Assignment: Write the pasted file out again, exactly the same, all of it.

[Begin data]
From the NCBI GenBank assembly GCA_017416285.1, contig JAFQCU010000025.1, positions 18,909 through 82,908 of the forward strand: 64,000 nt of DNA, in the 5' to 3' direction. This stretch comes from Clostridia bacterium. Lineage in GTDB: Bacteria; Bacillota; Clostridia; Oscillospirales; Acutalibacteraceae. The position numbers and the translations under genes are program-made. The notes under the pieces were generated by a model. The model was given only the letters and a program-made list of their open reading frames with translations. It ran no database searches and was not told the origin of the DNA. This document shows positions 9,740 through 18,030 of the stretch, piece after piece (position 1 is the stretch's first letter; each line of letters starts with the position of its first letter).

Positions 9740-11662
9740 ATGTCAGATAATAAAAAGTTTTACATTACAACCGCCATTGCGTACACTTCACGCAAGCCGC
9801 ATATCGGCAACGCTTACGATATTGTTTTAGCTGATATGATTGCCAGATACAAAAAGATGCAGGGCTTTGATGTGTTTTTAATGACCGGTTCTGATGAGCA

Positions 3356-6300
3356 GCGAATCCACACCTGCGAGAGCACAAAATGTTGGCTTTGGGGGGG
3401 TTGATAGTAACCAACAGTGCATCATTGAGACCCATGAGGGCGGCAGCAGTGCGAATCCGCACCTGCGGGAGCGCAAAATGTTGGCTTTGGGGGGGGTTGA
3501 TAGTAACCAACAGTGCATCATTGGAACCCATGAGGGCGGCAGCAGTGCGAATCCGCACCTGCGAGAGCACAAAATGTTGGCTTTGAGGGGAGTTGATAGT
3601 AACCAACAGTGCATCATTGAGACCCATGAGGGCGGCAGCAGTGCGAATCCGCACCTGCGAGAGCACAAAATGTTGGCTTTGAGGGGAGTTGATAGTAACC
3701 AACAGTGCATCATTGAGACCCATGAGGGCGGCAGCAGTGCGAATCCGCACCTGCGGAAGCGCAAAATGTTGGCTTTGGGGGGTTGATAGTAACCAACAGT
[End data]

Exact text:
From the NCBI GenBank assembly GCA_017416285.1, contig JAFQCU010000025.1, positions 18,909 through 82,908 of the forward strand: 64,000 nt of DNA, in the 5' to 3' direction. This stretch comes from Clostridia bacterium. Lineage in GTDB: Bacteria; Bacillota; Clostridia; Oscillospirales; Acutalibacteraceae. The position numbers and the translations under genes are program-made. The notes under the pieces were generated by a model. The model was given only the letters and a program-made list of their open reading frames with translations. It ran no database searches and was not told the origin of the DNA. This document shows positions 9,740 through 18,030 of the stretch, piece after piece (position 1 is the stretch's first letter; each line of letters starts with the position of its first letter).

Positions 9740-11662
9740 ATGTCAGATAATAAAAAGTTTTACATTACAACCGCCATTGCGTACACTTCACGCAAGCCGC
9801 ATATCGGCAACGCTTACGATATTGTTTTAGCTGATATGATTGCCAGATACAAAAAGATGCAGGGCTTTGATGTGTTTTTAATGACCGGTTCTGATGAGCA

Positions 3356-6300
3356 GCGAATCCACACCTGCGAGAGCACAAAATGTTGGCTTTGGGGGGG
3401 TTGATAGTAACCAACAGTGCATCATTGAGACCCATGAGGGCGGCAGCAGTGCGAATCCGCACCTGCGGGAGCGCAAAATGTTGGCTTTGGGGGGGGTTGA
3501 TAGTAACCAACAGTGCATCATTGGAACCCATGAGGGCGGCAGCAGTGCGAATCCGCACCTGCGAGAGCACAAAATGTTGGCTTTGAGGGGAGTTGATAGT
3601 AACCAACAGTGCATCATTGAGACCCATGAGGGCGGCAGCAGTGCGAATCCGCACCTGCGAGAGCACAAAATGTTGGCTTTGAGGGGAGTTGATAGTAACC
3701 AACAGTGCATCATTGAGACCCATGAGGGCGGCAGCAGTGCGAATCCGCACCTGCGGAAGCGCAAAATGTTGGCTTTGGGGGGTTGATAGTAACCAACAGT